Introduction to the Topic
1.1 Background of the research
RMG (Ready Made Garment) Industry is one of the vibrant economic engines of Bangladesh. More than three quarters of Bangladesh’s export earning comes from the garment industry. The industry started its journey back in 1978 with 9 enterprises and currently, there are 4490 manufacturing units. The industry now employs more than 3 million workers and 90% of whom are women & about 70% of them are from rural areas. With the industrial revolution of RMG sector, Bangladesh has given its women an image of high boost in the whole of South Asia as well as to the rest of the world.
The RMG sector individually contributes around 78 percent to the total exports of Bangladesh by FY 2009-2010. Amazingly, the total earnings from clothing exports were US $ 12.6 billion in the FY 2009-2010 which was just US $9.35 billion back in 2007. Moreover, RMG export sector also contributes around 13 percent to the GDP and the total export was 17 percent to the GDP as per FY 2009-2010, which was only around 4 percent in 1991-92 of GDP and total export was 6 percent of GDP. (Bangladesh Bank, January 2011). Currently, being a 100 percent an export-oriented industry, it exports 35 types of garment products to about 31 countries around the globe (Nuruzzaman 1999:2). USA is the largest importer of Bangladeshi RMG products, followed by Germany, UK, France and other E.U countries. In the last decade of the twentieth century, this RMG sector of Bangladesh maintained its position as the 6th largest exporter of apparel to the United States between 1994-97 (Quddus and Rashid 2000:53). Bangladesh also ranks as the 1st export of T-shirt to the Europe (BGMEA, 1997-1998).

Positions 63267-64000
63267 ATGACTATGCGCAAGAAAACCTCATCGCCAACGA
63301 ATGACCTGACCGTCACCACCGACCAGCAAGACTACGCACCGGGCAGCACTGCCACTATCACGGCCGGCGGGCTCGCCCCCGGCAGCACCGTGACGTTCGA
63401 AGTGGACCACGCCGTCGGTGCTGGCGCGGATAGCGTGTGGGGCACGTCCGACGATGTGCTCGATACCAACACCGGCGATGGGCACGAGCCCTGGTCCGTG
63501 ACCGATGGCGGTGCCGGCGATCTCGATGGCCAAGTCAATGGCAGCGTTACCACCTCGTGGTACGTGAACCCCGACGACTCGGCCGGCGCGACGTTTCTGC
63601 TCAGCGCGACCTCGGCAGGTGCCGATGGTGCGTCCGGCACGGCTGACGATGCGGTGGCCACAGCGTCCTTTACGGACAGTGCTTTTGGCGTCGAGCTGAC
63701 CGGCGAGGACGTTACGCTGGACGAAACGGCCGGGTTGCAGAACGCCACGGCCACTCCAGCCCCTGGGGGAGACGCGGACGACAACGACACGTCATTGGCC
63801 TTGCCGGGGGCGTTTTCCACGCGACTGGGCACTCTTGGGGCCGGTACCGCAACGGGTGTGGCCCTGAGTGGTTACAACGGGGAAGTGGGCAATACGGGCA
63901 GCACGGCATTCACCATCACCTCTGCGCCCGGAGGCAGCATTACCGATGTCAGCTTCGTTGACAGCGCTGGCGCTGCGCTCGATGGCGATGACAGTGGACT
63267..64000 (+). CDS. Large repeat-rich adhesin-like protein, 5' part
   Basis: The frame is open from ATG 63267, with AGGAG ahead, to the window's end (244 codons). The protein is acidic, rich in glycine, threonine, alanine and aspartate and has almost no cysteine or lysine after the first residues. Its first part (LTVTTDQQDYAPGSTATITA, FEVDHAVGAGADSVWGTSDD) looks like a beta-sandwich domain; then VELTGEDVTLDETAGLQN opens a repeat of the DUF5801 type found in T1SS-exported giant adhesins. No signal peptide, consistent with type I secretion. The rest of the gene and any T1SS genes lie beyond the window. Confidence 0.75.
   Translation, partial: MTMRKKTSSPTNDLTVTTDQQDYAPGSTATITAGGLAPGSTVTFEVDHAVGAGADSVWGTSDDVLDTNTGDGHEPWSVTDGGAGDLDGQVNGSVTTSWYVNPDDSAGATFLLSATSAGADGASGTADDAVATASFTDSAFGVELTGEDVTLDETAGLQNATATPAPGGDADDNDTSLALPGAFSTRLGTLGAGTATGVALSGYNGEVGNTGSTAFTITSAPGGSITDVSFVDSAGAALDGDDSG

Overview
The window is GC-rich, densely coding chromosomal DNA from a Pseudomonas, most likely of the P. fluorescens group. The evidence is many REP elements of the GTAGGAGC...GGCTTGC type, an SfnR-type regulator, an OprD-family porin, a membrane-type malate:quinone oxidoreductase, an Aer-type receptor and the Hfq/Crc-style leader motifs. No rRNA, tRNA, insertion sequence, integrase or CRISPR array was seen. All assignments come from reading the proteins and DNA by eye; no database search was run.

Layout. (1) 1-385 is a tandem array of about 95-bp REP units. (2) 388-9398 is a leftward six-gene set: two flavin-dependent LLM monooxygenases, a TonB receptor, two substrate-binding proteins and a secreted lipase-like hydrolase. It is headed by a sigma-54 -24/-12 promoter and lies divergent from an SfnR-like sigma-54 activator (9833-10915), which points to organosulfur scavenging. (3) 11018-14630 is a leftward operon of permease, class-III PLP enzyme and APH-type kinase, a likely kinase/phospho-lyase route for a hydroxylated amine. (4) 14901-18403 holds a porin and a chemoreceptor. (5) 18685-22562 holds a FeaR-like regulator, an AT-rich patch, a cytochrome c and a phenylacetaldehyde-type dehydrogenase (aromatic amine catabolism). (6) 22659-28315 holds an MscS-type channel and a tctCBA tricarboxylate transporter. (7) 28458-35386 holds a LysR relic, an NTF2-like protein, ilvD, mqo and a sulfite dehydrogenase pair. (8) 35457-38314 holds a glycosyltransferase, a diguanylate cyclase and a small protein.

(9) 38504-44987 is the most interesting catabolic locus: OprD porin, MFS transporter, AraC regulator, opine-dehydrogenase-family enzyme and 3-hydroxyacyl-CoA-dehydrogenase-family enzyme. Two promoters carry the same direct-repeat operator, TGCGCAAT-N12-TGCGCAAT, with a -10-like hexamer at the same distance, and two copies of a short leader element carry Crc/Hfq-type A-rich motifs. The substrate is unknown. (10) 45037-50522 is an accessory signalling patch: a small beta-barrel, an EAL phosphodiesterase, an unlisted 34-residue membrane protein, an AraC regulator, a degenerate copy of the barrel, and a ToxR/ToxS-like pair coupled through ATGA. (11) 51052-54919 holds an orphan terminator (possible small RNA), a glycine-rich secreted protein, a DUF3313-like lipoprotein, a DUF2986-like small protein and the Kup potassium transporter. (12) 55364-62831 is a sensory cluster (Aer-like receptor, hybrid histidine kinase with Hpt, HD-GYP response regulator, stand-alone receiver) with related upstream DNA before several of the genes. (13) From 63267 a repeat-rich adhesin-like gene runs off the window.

In order to control the level of imported RMG products from developing countries into developed countries, Multi Fiber Agreement (MFA) which is also known as the Agreement on Textile and Clothing (ATC) was made in 1974. At the General Agreement on Tariffs and Trade (GATT) Uruguay Round, it was decided to bring the textile trade under the jurisdiction of the World Trade Organization (Wikipedia). The MFA agreement imposed an export rate 6 percent increase every year from a developing country to a developed country. It also allowed developed countries to impose quotas on countries that exported at a higher rate than the bilateral agreements. In the face of such restrictions, producers started searching for countries that were outside the umbrella of quotas and had cheap labor.
This is when Bangladesh started receiving investment in the RMG sector. So, it means this agreement was not negative for all developing counties because these quotas are mainly bilateral and the extent of their restrictiveness varies country to country. As Bangladesh depends heavily on the exports of textiles and clothing, or ready-made garments was expected to suffer most from the ending of MFA as it was expected to face more challenges and competition from China. After the quota phased out on 1 January 2005, the roller coaster started rolling differently as Bangladesh’s labor is cheaper than anywhere else in the world. So, even after the MFA expired, orders still keep coming and Bangladesh's exports increased in value by about $500 million in 2006 (Wikipedia). However, poorer countries for example Greece and Portugal within the developed world are expected to lose out.
In the age of knowledge economy, Human resource management (HRM) practices play a pivotal role to gain profitability and market share that ultimately enhance the organizational performance in long run (Qureshi, 2006). HRM refers to the policies and practices including human resource planning, job analysis, recruitment, selection, orientation, compensation, performance appraisal, training & development and labor relations (Dessler 20007). The purpose of HRM is to improve productive contributions of employees and provide competitive advantage to the organization (Werther & Davis 1996). We...
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